Democratic U.S. Senator Maria Cantwell is happy with part of the new budget request for the U.S. Forest Service that would apply to North Central Washington. 

Cantwell chaired a Senate hearing Tuesday, where she praised a proposal for a permanent program to pay for rehabilitation work after wildfires. 

She mentioned a portion of U.S. Highway 2, which closed down seven different times last fall. 

"The burned area response program will be able to provide more resources to areas impacted by wildfires, like those impacted by the Bolt Creek Fire that shut down Hwy. 2 in Washington last year after the fire burned the mountain slope just above the highway," said Cantwell. 

"These are really important areas to keeping communities operating, and in this case, a very vital link between the east and west part of our state open and moving." 

The Forest Service announced efforts to prevent landslides and floods along Highway 2 last October after receiving a letter requesting help from Cantwell and 8th District Congresswoman Kim Schrier.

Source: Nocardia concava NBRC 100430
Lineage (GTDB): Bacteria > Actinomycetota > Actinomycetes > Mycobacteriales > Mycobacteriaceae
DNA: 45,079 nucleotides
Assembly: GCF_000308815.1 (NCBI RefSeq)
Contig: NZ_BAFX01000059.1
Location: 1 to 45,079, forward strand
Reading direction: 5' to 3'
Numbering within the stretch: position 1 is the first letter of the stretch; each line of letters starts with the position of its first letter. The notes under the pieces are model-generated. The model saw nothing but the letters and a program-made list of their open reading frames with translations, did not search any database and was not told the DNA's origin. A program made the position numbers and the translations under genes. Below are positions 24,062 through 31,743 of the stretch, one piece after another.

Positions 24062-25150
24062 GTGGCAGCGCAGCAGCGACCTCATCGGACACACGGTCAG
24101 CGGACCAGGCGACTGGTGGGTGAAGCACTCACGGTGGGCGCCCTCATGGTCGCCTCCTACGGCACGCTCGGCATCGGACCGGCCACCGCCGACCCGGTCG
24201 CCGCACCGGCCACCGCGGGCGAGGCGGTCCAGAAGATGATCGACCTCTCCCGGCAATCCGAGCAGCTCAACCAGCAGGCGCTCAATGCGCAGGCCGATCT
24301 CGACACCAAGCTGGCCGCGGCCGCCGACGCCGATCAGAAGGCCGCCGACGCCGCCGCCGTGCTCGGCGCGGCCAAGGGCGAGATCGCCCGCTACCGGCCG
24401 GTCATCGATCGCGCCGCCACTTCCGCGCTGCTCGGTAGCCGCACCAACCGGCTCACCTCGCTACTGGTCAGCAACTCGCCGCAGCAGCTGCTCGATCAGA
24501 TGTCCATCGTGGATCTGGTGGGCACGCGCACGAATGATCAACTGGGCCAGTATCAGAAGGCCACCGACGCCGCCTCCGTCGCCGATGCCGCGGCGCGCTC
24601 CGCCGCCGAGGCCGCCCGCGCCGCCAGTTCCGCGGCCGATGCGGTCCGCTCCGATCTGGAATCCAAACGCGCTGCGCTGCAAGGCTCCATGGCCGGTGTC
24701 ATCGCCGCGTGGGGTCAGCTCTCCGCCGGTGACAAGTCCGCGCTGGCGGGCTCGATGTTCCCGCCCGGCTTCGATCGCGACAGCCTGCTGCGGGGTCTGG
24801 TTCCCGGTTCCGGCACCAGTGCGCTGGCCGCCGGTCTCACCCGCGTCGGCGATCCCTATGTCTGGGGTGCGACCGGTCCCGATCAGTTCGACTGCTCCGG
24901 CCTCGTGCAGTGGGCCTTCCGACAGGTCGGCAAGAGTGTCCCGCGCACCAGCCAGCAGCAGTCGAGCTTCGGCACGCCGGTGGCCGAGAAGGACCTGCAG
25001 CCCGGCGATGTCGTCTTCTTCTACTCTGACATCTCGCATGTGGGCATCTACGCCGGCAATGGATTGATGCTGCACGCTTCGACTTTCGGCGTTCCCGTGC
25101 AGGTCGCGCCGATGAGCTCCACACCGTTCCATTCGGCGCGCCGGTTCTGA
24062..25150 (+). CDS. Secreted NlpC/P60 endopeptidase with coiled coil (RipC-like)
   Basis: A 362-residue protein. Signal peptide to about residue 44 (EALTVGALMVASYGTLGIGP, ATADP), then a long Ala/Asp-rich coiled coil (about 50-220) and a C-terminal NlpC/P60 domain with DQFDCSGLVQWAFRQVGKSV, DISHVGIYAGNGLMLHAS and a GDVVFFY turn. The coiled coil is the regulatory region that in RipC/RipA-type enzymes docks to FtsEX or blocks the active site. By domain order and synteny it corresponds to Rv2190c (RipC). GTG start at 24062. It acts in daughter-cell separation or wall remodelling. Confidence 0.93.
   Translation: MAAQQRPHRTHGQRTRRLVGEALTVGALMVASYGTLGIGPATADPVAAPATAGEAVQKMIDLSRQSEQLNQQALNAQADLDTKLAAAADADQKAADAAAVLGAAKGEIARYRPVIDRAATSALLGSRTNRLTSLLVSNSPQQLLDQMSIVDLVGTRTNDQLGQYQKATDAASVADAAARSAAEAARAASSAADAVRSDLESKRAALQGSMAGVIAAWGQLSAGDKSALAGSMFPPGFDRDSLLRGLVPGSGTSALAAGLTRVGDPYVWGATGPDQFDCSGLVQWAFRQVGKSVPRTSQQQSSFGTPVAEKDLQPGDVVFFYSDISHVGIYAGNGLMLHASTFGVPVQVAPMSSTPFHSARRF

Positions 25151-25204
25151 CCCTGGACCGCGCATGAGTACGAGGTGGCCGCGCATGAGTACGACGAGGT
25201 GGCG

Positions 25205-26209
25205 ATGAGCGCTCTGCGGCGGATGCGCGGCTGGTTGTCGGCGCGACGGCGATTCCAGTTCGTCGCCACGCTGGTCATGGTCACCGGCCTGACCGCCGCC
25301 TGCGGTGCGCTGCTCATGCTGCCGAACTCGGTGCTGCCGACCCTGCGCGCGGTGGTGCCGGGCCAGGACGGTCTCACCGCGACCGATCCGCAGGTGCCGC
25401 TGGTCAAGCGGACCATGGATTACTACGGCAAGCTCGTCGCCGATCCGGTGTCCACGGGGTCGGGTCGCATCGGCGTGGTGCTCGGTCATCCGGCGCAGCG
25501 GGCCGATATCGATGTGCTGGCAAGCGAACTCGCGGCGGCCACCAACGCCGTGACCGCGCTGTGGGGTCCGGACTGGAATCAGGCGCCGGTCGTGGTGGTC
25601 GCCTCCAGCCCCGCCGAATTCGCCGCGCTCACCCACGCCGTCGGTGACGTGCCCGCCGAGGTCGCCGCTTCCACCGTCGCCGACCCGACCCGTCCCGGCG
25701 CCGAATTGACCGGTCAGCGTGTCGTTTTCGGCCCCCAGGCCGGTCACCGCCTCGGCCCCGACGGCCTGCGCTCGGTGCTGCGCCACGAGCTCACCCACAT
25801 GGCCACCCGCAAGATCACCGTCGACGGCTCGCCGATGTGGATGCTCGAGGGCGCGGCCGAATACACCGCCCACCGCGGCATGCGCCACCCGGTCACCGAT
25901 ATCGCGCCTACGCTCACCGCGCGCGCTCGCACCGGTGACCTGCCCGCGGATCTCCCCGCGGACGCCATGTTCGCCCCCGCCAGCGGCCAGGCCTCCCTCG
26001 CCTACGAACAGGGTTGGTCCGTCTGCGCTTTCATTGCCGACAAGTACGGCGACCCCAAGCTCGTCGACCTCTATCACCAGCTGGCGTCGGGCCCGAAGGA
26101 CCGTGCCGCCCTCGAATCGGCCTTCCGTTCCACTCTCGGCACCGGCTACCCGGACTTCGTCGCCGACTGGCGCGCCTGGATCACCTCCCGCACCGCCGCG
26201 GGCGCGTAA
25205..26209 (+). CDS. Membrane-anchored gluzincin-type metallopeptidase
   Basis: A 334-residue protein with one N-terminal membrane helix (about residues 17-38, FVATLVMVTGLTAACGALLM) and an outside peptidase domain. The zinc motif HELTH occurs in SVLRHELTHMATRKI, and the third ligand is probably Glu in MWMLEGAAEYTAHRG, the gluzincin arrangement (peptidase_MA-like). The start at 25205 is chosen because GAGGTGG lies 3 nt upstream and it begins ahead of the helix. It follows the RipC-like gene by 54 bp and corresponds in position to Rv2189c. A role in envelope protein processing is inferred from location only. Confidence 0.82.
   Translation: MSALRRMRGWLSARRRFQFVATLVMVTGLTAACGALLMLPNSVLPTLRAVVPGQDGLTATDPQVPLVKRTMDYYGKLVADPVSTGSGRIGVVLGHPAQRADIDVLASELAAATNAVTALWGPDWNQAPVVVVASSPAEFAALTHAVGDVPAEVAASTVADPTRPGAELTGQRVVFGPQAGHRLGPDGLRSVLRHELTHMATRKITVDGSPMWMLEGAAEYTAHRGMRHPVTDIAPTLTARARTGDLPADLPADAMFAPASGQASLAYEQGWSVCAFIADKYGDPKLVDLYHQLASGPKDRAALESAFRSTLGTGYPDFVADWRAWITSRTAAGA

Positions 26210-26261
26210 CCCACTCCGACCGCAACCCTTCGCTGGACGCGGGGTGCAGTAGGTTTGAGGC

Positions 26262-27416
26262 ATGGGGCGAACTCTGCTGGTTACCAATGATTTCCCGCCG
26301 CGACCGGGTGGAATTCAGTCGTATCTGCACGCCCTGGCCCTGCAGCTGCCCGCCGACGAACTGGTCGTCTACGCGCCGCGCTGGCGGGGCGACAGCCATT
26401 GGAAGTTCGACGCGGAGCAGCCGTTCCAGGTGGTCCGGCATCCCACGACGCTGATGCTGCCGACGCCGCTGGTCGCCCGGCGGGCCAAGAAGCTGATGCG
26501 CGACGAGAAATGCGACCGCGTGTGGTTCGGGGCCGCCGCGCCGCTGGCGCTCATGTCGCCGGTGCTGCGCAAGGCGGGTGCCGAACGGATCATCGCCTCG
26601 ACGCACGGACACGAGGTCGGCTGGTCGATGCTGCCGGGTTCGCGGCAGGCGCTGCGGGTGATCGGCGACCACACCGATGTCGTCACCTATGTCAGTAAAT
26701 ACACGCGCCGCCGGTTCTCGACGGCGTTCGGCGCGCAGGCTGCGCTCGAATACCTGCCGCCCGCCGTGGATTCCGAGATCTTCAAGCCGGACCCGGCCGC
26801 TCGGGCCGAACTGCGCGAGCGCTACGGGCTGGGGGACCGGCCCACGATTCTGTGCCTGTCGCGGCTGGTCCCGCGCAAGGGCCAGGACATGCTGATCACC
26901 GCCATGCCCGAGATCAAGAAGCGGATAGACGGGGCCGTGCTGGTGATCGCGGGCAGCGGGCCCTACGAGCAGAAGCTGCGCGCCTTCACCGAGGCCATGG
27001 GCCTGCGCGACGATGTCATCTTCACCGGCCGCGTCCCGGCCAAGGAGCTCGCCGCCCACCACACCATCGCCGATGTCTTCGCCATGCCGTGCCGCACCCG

Bolt Creek Fire Image from Inciweb
Bolt Creek Fire Image from Inciweb

The Senate Committee on Energy and Natural Resources hearing Tuesday focused on President Biden’s FY2024 budget request for the U.S. Forest Service. 

Cantwell asked U.S. Forest Service Chief Randy Moore what can be done to make sure there's enough personnel ready to fight this fire season? 

“As we approach the busiest part of the fire year of 2023, for this year, the Forest Service is really aspiring to have about 11,300 firefighters on board,” said Chief Moore. “We know that we need additional capacity, which is why we're requesting additional capacity in the FY24 President's Budget. And we're requesting funding for an additional 975 firefighters and support personnel.” 

Image from National Interagency Fire Center
Image from National Interagency Fire Center

During the hearing, Cantwell also addressed the National Interagency Fire Center wildfire outlook, which shows areas in Central Washington to have above normal significant fire potential in July. 

“The Central part of our state, which is a pretty big ag economy, [over $4] billion worth of agricultural products, seems to be right in the epicenter of what people are saying will be the hotspot,” said Cantwell. 

Fires in the region last fall, including the Bolt Creek Fire, combined with winds to send heavy smoke directly into the Wenatchee Valley for several weeks in a row. 

Once the winds changed and sent the smoke to the state's west side, Seattle was labeled as having the worst air quality of any city on Earth. 

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